Physics fans are a lot like surfers. Both think waves are really fun.
For surfers, it’s all about having a good time. For physicists, it’s about understanding some of nature’s most important physical phenomena. Yet another detection of gravitational waves, announced June 1, further reinvigorates the world’s science fans’ excitement over waves.
Waves have naturally always been a topic of scientific and mathematical interest. They play a part in an enormous range of physical processes, from heat and light to radio and TV, sonograms and music, earthquakes and holograms. (Waves used to even be a common sight in baseball stadiums, but fans got tired of standing up and down and it was really annoying anyway.)
Many of science’s greatest achievements have been discoveries of new kinds of waves or new insights into wave motion. Identifying just the Top 10 such discoveries (or ideas) is therefore difficult and bound to elicit critical comments from cult members of particular secret wave societies. So remember, if your favorite wave isn’t on this list, it would have been No. 11.
- Thomas Young: Light is a wave.
In the opening years of the 19th century, the English physician Young tackled a long-running controversy about the nature of light. A century earlier, Isaac Newton had argued forcibly for the view that light consisted of (very small) particles. Newton’s contemporary Christiaan Huygens strongly disagreed, insisting that light traveled through space as a wave.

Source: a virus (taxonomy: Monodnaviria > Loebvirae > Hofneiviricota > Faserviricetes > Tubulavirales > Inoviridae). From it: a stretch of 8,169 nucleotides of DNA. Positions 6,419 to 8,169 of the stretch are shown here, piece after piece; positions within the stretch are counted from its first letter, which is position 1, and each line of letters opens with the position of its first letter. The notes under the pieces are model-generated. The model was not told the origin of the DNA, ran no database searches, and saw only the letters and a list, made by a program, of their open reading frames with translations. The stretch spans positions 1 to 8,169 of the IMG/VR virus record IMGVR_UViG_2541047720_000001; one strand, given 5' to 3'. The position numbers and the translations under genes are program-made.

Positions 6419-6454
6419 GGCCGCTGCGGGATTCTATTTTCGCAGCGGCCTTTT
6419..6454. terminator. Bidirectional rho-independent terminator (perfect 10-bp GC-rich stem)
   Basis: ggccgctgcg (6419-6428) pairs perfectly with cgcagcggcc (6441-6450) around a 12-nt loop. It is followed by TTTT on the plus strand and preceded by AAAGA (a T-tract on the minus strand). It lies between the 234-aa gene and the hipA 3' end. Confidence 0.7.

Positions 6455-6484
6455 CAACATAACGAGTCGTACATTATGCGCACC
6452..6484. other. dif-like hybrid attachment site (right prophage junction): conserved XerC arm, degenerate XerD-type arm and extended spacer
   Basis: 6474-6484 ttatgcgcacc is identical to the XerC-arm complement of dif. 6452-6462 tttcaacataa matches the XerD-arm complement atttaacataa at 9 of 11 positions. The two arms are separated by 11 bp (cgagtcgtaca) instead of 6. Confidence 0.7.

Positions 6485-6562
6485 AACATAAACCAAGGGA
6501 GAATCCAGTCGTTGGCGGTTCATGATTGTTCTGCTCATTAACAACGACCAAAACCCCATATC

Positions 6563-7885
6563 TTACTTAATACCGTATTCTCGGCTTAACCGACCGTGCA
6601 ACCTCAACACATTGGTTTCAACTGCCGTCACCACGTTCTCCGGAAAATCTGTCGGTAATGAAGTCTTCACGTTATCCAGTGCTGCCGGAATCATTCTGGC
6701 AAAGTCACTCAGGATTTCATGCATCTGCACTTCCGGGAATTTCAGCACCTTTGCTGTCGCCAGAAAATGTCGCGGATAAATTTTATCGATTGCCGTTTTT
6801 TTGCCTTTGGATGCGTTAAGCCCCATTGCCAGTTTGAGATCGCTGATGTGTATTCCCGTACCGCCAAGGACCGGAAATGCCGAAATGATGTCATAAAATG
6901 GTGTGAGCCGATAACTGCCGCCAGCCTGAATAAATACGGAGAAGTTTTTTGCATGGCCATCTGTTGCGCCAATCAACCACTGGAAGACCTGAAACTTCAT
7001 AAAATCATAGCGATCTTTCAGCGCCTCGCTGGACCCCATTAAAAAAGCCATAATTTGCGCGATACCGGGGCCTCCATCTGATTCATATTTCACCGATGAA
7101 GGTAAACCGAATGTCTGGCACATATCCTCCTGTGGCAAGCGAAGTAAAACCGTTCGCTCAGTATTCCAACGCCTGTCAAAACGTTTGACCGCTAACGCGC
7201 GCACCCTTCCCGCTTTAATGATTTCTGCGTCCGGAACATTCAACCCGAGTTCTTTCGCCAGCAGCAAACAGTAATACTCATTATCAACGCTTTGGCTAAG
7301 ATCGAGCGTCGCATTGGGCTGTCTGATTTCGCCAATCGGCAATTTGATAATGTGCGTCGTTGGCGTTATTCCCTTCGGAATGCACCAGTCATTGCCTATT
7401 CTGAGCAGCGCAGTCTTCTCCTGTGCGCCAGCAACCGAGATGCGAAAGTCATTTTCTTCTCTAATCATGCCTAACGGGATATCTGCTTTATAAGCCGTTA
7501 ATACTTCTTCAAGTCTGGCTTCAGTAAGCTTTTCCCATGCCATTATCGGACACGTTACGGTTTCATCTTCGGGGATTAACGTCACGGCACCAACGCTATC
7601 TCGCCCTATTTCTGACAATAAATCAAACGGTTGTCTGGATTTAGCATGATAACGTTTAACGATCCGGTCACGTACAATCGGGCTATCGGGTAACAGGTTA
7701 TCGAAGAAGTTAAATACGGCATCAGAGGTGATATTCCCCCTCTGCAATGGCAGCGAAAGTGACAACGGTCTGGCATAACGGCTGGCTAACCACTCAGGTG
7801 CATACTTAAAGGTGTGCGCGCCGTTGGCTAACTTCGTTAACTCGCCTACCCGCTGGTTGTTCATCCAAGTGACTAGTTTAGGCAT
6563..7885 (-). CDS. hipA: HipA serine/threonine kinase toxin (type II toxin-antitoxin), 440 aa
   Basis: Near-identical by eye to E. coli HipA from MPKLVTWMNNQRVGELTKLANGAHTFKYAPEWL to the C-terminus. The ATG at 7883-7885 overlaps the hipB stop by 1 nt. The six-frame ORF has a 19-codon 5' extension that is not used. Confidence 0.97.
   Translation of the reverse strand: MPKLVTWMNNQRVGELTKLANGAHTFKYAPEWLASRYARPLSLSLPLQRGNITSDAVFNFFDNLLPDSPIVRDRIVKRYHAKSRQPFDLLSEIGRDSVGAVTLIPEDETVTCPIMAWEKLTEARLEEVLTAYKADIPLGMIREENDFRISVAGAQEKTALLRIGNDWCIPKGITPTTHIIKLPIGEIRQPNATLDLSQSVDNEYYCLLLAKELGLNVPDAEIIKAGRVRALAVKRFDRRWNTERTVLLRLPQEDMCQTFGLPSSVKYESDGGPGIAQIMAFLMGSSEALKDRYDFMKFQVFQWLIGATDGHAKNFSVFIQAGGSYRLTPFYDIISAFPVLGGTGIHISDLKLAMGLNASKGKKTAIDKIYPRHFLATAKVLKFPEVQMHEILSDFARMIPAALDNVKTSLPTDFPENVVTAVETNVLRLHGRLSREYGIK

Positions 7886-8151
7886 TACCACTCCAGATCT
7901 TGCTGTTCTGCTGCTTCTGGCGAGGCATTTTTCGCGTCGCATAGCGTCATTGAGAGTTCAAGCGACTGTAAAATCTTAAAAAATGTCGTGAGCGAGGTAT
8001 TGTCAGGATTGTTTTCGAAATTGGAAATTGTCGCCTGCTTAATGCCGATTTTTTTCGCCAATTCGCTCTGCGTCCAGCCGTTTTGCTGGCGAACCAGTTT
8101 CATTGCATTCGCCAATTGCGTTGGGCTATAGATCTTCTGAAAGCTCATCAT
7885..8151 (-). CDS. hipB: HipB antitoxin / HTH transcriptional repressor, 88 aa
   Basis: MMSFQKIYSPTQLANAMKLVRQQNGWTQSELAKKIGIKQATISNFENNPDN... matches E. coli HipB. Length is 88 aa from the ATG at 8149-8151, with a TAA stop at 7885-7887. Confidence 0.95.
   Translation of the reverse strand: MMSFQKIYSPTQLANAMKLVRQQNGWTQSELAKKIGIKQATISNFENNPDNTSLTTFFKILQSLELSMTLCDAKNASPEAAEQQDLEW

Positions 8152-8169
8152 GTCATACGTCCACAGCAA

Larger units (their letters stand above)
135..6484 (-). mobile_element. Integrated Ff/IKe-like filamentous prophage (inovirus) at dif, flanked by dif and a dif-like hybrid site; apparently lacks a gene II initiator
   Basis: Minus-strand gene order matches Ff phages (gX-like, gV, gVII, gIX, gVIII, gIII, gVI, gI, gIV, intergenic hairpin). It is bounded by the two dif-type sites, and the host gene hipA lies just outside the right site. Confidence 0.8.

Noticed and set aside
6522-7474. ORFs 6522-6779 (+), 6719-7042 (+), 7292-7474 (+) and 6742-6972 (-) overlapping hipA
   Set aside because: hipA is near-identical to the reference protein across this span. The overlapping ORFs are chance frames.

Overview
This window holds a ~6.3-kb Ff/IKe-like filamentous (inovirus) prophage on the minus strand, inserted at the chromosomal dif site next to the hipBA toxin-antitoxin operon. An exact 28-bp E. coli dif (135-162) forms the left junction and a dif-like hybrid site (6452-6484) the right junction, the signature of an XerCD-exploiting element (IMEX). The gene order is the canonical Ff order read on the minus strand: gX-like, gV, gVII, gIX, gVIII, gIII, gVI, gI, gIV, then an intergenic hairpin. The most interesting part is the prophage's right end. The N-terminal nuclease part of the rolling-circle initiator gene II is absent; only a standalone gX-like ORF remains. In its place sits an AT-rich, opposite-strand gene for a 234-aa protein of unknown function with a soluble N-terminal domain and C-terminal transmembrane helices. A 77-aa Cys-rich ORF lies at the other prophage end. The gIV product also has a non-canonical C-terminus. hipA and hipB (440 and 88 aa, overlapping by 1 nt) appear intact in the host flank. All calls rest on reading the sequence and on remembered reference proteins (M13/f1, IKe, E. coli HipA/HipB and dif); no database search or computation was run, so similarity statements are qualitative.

Through a series of clever experiments, Young demonstrated strong evidence for waves. Poking two tiny holes in a thick sheet of paper, Young saw that light passing through created alternating bands of light and darkness on a surface placed on the other side of the paper. That was just as expected if light passing through the two holes interfered just as water waves do, canceling out when crest met trough or enhancing when crests met “in phase.” Young did not work out his wave theory with mathematical rigor and so Newton’s defenders resisted, attempting to explain away Young’s results.
But soon Augustin Jean Fresnel in France worked out the math of light waves in detail. And in 1850, when Jean-Bernard-Léon Foucault showed that light travels faster in air than water, the staunchest Newton fans had to capitulate. Newton himself would have acknowledged that light must therefore consist of waves. (Much later, though, Einstein found a way that light could in fact consist of particles, which came to be called photons.)
- Michelson and Morley: Light waves don’t vibrate anything.
Waves are vibrations, implying the need for something to vibrate. Sound vibrated molecules in the air, for instance, and ocean waves vibrated molecules of water. Light, supposedly, vibrated an invisible substance called the ether.